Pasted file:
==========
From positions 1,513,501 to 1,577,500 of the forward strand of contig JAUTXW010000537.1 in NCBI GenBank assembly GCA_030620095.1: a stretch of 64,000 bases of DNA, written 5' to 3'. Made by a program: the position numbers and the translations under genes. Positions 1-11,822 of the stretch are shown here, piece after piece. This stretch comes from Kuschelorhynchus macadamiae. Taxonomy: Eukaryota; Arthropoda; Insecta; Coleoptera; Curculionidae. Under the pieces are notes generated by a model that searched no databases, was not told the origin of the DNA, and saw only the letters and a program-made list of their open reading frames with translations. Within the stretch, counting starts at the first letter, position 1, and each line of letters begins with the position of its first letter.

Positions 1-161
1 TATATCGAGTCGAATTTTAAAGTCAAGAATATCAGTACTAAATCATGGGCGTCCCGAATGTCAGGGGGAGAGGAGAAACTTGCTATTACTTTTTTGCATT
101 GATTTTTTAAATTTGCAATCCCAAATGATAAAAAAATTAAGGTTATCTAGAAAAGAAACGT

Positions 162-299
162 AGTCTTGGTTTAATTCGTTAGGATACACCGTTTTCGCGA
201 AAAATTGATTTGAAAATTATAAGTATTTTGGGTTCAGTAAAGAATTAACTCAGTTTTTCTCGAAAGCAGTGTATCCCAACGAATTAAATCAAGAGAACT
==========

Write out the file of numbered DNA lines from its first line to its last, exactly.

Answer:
From positions 1,513,501 to 1,577,500 of the forward strand of contig JAUTXW010000537.1 in NCBI GenBank assembly GCA_030620095.1: a stretch of 64,000 bases of DNA, written 5' to 3'. Made by a program: the position numbers and the translations under genes. Positions 1-11,822 of the stretch are shown here, piece after piece. This stretch comes from Kuschelorhynchus macadamiae. Taxonomy: Eukaryota; Arthropoda; Insecta; Coleoptera; Curculionidae. Under the pieces are notes generated by a model that searched no databases, was not told the origin of the DNA, and saw only the letters and a program-made list of their open reading frames with translations. Within the stretch, counting starts at the first letter, position 1, and each line of letters begins with the position of its first letter.

Positions 1-161
1 TATATCGAGTCGAATTTTAAAGTCAAGAATATCAGTACTAAATCATGGGCGTCCCGAATGTCAGGGGGAGAGGAGAAACTTGCTATTACTTTTTTGCATT
101 GATTTTTTAAATTTGCAATCCCAAATGATAAAAAAATTAAGGTTATCTAGAAAAGAAACGT

Positions 162-299
162 AGTCTTGGTTTAATTCGTTAGGATACACCGTTTTCGCGA
201 AAAATTGATTTGAAAATTATAAGTATTTTGGGTTCAGTAAAGAATTAACTCAGTTTTTCTCGAAAGCAGTGTATCCCAACGAATTAAATCAAGAGAACT